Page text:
(Subtitle: An Utterly Correct Guide to Clarity and Style)
If you wanted to rewrite Strunk and White’s The Elements of Style — and who hasn’t wanted to do that? — what would it look like?
Benjamin Dreyer, copy chief at Random House, tried his hand, and the result is a New York Times bestseller. If you write for work or for fun, you’ll love it.
Dreyer’s English is partly a style guide — there are handy, easy-to-reference chapters on, among other things, punctuation, foreign words, and proper nouns — and partly a platform for Dreyer’s witty and well-crafted prose. It’s a 21st century S&W, but with less pomposity and more snark.
Dreyer dispenses much of his wit in footnotes, which leads me to my only criticism of the book. The asterisks are tiny and, especially when placed next to quotation marks, are damned* hard to see. Many times I read a page, saw a footnote, and had to scan up and down the page to find the elusive asterisk. Hopefully they’ll fix that in the second edition.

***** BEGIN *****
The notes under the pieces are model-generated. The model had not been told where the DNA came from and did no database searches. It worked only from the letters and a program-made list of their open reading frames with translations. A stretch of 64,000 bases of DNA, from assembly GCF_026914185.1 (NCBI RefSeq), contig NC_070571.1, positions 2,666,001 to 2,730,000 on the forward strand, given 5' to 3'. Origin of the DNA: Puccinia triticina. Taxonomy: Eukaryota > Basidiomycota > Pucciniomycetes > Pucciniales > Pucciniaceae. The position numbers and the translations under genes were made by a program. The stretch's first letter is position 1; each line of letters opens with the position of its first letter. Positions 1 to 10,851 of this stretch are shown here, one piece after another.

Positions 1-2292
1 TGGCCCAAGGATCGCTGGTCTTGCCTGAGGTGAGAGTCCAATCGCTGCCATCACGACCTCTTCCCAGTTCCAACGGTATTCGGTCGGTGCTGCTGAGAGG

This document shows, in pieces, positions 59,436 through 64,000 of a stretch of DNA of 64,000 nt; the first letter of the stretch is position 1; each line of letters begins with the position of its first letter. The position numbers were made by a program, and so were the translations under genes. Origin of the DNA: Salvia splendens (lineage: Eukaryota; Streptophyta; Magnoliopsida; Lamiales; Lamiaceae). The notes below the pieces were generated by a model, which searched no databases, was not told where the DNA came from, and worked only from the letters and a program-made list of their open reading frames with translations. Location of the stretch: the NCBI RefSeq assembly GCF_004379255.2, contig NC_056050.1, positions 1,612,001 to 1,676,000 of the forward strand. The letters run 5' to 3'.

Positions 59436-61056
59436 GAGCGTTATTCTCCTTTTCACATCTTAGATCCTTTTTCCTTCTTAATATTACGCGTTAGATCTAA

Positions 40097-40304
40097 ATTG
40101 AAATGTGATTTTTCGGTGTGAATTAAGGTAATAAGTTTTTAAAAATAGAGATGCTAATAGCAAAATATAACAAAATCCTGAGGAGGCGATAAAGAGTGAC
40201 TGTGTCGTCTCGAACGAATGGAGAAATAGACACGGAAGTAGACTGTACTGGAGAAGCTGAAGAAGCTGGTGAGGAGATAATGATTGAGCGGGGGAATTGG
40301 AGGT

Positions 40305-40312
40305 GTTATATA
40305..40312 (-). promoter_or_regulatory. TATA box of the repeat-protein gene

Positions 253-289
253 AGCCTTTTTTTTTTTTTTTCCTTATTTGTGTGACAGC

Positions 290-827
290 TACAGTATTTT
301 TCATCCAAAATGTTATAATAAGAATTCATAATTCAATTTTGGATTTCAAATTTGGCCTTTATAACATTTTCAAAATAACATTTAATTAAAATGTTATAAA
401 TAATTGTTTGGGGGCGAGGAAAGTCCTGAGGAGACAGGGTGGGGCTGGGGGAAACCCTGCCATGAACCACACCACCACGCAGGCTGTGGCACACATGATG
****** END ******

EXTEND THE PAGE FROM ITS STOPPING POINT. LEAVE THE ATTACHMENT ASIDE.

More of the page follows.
Here’s a sample of Dreyer’s wisdom, from the “Begs the Question” section in the “Peeves and Crotchets” chapter:
People who are in the business of hating the relatively new-fashioned use of “begs the question” hate it vehemently, and they hate it loudly. Unfortunately, subbing in “raises the question” or “inspires the query” or any number of other phrasings, fools no one; one can always detect the deleted “begs the question,” a kind of prose pentimento, for those of you who were paying attention in art history class or have read Lillian Hellman’s thrilling if dubiously accurate memoir.
I didn’t pay attention in art history class. So, along with gaining insight into one of my own crotchets, I learned a new word. Pentimento turns out to be perfect for what Dreyer wanted to say.
Come for the usage tips. Stay for the waggish humor.
* Dreyer challenges us to go a week without writing very. All right then.